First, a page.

Think of it. Right now, believe it or not, there is no legal definition of climate. There isn’t even a “scientific” one. That is, there is no consensus on exactly what climate is. Nobody—and I mean no body—has ever sat down and spelled out exactly, precisely what climate is, what it means for a climate to change, and what an ideal, healthy climate specifically entails.

Oh, sure, there are some vague notions and rules of thumb. For example, climatologists gather data and average it and call the result climate. But what data? From whence is it gathered? What limits? Hourly observations? Daily, monthly, yearly? For how long? What variables should be tracked? Just temperature? Precipitation? Vorticity? Everybody already knows that the idea of a “global mean temperature” is silly and next to useless. Nobody, for example, lives in a “global”. People live in places which have actual hour-by-hour temperatures. Who cares what a “global mean” is, anyway? People deal with actual values not global means.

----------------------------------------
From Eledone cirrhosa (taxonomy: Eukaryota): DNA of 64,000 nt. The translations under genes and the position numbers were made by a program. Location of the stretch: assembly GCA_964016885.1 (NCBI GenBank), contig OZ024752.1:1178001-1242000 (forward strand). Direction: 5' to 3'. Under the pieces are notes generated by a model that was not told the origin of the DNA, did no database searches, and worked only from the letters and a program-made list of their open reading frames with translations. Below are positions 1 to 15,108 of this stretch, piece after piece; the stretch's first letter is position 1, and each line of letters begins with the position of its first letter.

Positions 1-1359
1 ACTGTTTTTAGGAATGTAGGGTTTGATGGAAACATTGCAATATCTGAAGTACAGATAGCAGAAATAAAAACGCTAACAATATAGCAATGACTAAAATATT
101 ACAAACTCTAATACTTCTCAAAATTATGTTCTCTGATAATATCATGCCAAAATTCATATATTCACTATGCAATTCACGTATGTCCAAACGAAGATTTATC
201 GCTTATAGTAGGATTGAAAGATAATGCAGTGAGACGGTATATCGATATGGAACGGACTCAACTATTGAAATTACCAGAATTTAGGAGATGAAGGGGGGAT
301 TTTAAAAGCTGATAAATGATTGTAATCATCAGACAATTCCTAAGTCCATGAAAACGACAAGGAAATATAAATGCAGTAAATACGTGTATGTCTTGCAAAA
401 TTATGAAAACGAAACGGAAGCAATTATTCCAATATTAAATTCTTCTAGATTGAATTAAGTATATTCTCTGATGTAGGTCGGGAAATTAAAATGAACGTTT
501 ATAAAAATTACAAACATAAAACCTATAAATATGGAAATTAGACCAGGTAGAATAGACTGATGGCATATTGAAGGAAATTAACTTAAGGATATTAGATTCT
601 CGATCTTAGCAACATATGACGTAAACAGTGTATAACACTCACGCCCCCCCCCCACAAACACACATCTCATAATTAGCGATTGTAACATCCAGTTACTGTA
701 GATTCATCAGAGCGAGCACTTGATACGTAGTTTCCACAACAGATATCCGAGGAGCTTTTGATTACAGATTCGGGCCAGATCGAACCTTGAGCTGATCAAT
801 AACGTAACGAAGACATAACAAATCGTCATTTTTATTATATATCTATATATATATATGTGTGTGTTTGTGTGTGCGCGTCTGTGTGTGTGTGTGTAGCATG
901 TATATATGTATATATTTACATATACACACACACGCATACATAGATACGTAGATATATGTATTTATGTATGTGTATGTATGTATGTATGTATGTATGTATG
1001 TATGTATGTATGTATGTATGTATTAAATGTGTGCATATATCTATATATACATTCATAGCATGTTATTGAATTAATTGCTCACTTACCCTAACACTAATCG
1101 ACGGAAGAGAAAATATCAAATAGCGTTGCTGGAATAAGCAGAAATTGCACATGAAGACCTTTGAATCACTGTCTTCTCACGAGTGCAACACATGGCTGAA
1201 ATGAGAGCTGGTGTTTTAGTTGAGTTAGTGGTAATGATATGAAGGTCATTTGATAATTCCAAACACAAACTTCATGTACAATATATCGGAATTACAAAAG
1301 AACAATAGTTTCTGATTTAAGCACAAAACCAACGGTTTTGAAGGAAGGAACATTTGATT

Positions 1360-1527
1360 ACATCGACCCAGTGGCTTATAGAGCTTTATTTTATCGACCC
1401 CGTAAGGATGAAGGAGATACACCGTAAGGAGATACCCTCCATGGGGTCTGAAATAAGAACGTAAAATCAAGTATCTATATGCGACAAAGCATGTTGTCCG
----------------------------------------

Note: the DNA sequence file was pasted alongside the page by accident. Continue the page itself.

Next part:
And what exactly is a “healthy environment”? If you were mad about olives and believed that people should eat little else, then it would be rational to plant more olive trees. Warmer temperatures in some locales where there are now no olive groves, say Michigan, would make it more likely for those trees to grow and flourish, therefore guaranteeing a healthy citizenry and a thicker wallet for you. However, the farmers who grow cherry trees there now would not welcome warmer weather. We have conflict!

I do better in hot, humid weather (I look good in and prefer to wear linen). You might like to and thrive by shoveling snow. We cannot live together, and what is healthy for you is not for me. Nor are all types of weather equally good for all people, or plants, or animals.